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The rename() function has the following prototype.

int rename(char const *old, char const *new);

If the file referenced by new exists prior to calling rename(), the behavior is implementation-defined. On POSIX systems, the file is removed. On Windows systems, the rename() fails, returns a nonzero value, and sets errno to EACCES.

This creates issues when trying to write portable code, or when trying to get the other behavior.

  • What to do in an application targeted at only POSIX or only Windows if the "other" behavior is desired (i.e. non-clobbering on POSIX, clobbering on Windows). For non-clobbering on POSIX you use access() and only call rename() if the file does not exist. For clobbering on Windows you call remove() before rename(). In both cases there is a TOCTOU so the part about needing a secure directory applies.
  • What to do in applications intended to be portable to any C99 implementation. This is a combination of the above two cases. I.e. if you want non-clobbering you do an existence check even though it wouldn't be needed on Windows and other non-clobbering implementations; if you want clobbering you do an explicit remove() even though it wouldn't be needed on POSIX and other clobbering implementations.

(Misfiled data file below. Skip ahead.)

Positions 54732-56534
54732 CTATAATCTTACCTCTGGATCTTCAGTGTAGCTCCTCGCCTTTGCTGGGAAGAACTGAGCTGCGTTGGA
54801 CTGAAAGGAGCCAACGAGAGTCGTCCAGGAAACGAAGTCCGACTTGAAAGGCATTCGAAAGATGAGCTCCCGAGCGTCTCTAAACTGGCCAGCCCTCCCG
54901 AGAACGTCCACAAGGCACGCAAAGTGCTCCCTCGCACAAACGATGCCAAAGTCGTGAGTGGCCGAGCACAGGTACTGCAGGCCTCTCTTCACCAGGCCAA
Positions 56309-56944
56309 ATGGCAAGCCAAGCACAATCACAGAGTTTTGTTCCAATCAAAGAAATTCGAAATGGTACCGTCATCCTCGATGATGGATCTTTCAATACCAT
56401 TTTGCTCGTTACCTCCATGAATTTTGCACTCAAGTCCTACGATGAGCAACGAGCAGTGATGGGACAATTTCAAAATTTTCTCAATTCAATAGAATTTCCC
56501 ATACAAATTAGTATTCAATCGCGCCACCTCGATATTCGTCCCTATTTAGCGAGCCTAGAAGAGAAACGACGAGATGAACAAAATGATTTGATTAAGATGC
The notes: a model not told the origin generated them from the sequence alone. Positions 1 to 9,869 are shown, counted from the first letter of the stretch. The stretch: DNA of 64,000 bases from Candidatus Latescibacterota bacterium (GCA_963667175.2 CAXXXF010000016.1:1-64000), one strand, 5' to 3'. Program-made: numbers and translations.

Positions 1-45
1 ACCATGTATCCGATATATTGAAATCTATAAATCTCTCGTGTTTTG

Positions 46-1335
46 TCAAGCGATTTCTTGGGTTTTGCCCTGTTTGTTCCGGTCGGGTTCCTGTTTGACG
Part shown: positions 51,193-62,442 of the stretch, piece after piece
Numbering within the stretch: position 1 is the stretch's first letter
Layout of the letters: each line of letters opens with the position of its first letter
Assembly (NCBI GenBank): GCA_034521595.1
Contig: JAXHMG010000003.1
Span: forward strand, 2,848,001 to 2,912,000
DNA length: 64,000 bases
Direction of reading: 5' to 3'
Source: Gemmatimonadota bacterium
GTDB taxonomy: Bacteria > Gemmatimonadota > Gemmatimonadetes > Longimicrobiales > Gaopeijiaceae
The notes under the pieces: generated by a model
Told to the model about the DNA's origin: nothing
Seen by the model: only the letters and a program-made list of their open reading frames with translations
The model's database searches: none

For portability, you must ensure that the file referenced by new does not exist when rename() is invoked.

Compliant Solution (POSIX)

The POSIX access() function which can check for the existence of a file explicitly [[Open Group 04]]. As with the fopen() solution, this code contains an unavoidable race condition and consequently can only be safely executed within a secure directory. In fact the existence check is not really needed on POSIX systems, because POSIX specifies the behavior of rename() when the file referenced by new exists.

char const *old = /* ... */;
char const *new = /* ... */;

if (access(new,F_OK) != 0) {
  if (rename(old, new) != 0) {
    /* Handle Error */
} else {
  /* Handle Error */

While the likelihood of access() returning a false negative is lower than that of fopen(), on file systems where the program does not have sufficient permissions in the directory to view the file, access() may return -1 even when the file exists. In such cases, rename() will also fail since the program does not have adequate permissions inside the directory.

Compliant Solution (Windows)

On Windows, rename() is already defined to return nonzero if: [[MSDN]]

File or directory specified by newname already exists or could not be created (invalid path)

So it is not necessary to explicitly check for the existence of new before calling rename().

Risk Assessment

Calling rename() has implementation-defined behavior when the new file name refers to an existing file. Incorrect use of rename() can result in a file being unexpectedly overwritten or other unexpected behavior.




Remediation Cost









Related Vulnerabilities

Search for vulnerabilities resulting from the violation of this rule on the CERT website.


[[ISO/IEC 9899:1999]] Section, "The rename function"
[[MSDN]] rename()
[[Open Group 04]] access()

FIO09-A. Be careful with binary data when transferring data across systems      09. Input Output (FIO)       FIO11-A. Take care when specifying the mode parameter of fopen()

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